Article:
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By LARRY VAUGHT
Since her father is a former University of Kentucky basketball player and long-time high school coach — not to mention that both of her brothers played high school basketball — it’s no surprise that Norrie Clevenger Price still finds herself around the game.
However, it’s in a different perspective than most. Price and her family have two basketball players at Huntington (W.V.) Prep living with them while they attend school and that’s given her an opportunity to be around some highly recruited and talented players.
“This is our second year with the program,” said Price, the daughter of former UK player/Mercer County coach Steve Clevenger. “I grew up around the sport, my husband played at VCU (Virginia Commonwealth) and his father played at Marshall. Our son, 13, plays school ball and AAU.
“I didn’t know much about the program with the players until our son, T.C., and my husband got involved and volunteered at some games and started going to practice. T.C. came home and asked if we could have a player live with us and about then two kids transferred in from Canada and there were not places for them. I had a room in our basement. We had a concrete floor and I had one bed. We got carpet, bought another bed and they moved in.”
One was 7-4 Sim Bhullar, who is now at New Mexico State where former Wildcat Tony Delk is an assistant coach. Another player, 6-9 Stefan Jankovic, signed with Missouri. Tanveer Bhullar, who is 7-2, also lived with the Prices.
“Because we had two Canadian players, all the Canadian players tended to come over. They would sit in our baseman, play video games and eat my food and try to get my 17-year-old daughter to invite her friends over. They are just normal high school kids, just maybe a little more high profile,” Price said.
Little more? Try a lot more.
One of those players who visits her house is 6-7 Andrew Wiggins, regarded as the nation’s top player in the 2014 recruiting class and even ranked as the best high school player in any class by some recruiting analysts.
“I think last year during soccer season we had seven Division I basketball coaches at a Huntington High soccer game because the players went to watch my daughter play and all the coaches followed,” she said.
Kentucky coach John Calipari and his staff certainly know about Wiggins. They have seen him play recently and will plenty more times this summer during the evaluation period. Price says Wiggins knows about her UK connections, but they don’t talk about schools.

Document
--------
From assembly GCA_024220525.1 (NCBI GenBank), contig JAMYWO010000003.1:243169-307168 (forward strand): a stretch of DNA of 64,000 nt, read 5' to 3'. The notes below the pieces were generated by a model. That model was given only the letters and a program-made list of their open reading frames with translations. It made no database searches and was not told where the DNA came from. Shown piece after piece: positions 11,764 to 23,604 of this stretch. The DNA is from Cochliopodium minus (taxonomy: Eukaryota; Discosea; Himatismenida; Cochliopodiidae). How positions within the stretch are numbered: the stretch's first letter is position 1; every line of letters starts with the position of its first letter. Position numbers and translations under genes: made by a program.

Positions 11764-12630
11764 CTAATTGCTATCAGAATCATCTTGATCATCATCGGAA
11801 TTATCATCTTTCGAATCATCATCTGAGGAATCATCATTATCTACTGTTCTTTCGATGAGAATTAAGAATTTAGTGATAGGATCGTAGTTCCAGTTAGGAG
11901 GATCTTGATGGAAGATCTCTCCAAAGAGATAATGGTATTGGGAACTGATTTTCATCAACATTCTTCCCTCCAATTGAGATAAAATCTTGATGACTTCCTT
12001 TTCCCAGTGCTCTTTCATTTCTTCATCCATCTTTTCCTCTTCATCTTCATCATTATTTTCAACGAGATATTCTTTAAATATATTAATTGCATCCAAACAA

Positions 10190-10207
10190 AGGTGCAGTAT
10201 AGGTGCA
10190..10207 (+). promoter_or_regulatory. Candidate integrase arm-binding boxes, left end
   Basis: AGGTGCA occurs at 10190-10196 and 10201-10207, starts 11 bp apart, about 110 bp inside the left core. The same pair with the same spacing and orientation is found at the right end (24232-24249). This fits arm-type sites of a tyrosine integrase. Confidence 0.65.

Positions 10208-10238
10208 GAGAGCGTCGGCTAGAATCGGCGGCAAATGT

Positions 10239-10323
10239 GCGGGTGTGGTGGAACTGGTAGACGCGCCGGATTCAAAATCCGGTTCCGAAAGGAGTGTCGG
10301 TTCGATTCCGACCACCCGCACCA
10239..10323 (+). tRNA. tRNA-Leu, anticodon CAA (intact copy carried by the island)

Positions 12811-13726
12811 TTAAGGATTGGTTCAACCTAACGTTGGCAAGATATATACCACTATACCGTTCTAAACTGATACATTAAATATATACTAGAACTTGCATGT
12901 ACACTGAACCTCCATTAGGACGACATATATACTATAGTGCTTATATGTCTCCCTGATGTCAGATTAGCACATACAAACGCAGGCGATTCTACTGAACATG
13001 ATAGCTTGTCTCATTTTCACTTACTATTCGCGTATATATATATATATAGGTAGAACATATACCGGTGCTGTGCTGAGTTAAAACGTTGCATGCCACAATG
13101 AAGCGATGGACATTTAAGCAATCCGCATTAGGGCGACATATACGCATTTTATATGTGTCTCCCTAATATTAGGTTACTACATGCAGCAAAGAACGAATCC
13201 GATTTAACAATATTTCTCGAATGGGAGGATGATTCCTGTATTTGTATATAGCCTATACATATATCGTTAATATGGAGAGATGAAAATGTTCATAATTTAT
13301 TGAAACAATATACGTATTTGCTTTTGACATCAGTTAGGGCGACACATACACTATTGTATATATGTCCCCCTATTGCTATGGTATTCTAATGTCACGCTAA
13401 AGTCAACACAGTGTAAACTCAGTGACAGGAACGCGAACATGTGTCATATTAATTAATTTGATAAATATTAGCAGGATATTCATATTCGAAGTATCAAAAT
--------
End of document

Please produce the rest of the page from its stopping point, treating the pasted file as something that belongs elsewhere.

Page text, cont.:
“I have a picture of my dad’s team framed in the basemen and a UK cutting board on my (kitchen) counter,” she said. “I told him last year if he was invited to a Kentucky game I would be happy to take him, but I was out of town with my daughter playing soccer when he went to the North Carolina game with Xavier (Rathan-Mayes) and my husband took them. I really don’t talk basketball with him or any of the players. I am there mor to talk about girls, not missing curfew, keeping their grades up and cleaning up my basement.
“But Andrew is a great kid with the greatest smile in the world. He’s just always kind of grinning at you. He’s just a real normal kid. He plays video games. He might be out having a water balloon fight. He’s just really a normal teenaget except for when he’s on the basketball court and he is not normal at all.”
Price is not a recruiting analyst. But she says anyone who knows anything about basketball knows how gifted he is.
“He is absolutely special. He is just an amazing athlete. You can’t miss it when you watch him play. You don’t have to know anything about basketball to see how special he is,” Price said.
She says he doesn’t talk about recruiting, but realizes that could change as he goes into his junior season.
“The amount of attention he’ll get is only going to pick up even more with visits and phone calls,” she said. “But he still seems very humble about it all. He just went and tried out for the Canadian national team. I wish him good luck and he just grinned at me. Maybe he knew he didn’t need a lot of luck.”
Wiggins’ father, Mitchell, played at Florida State and then had a six-year NBA career. His mother, Marita Payne-Wiggins, was a Canadian track Olympic silver medalist. He was dominating at times at the Nike Hoop Summit and will have both Tanveer Bhullar and Mayes, who has a scholarship offer from UCLA, on his Toronto-based CIA Bounce AAU team that also included recent UNLV signee Anthony Bennett, a Kentucky target.
“Andrew’s father is very knowledgeable obviously about the game and will be very capable of handling all the recruiting questions,” Price said. “His dad is very involved in that role as they start through this process.”
Still, for Price and her family, being around these high profile basketball players away from the gym has been fun.
“We are a sports family. Our daughter played basketball and is committed to play soccer at Gardner-Webb. We are always in the gym or on a field somewhere,” she said. “It’s just what we do. We have no artistic ability, no musical ability. Sports are what our families do and that’s why we’ve had so much fun being host to these players and great kids. It has really been more fun than I ever imagined.”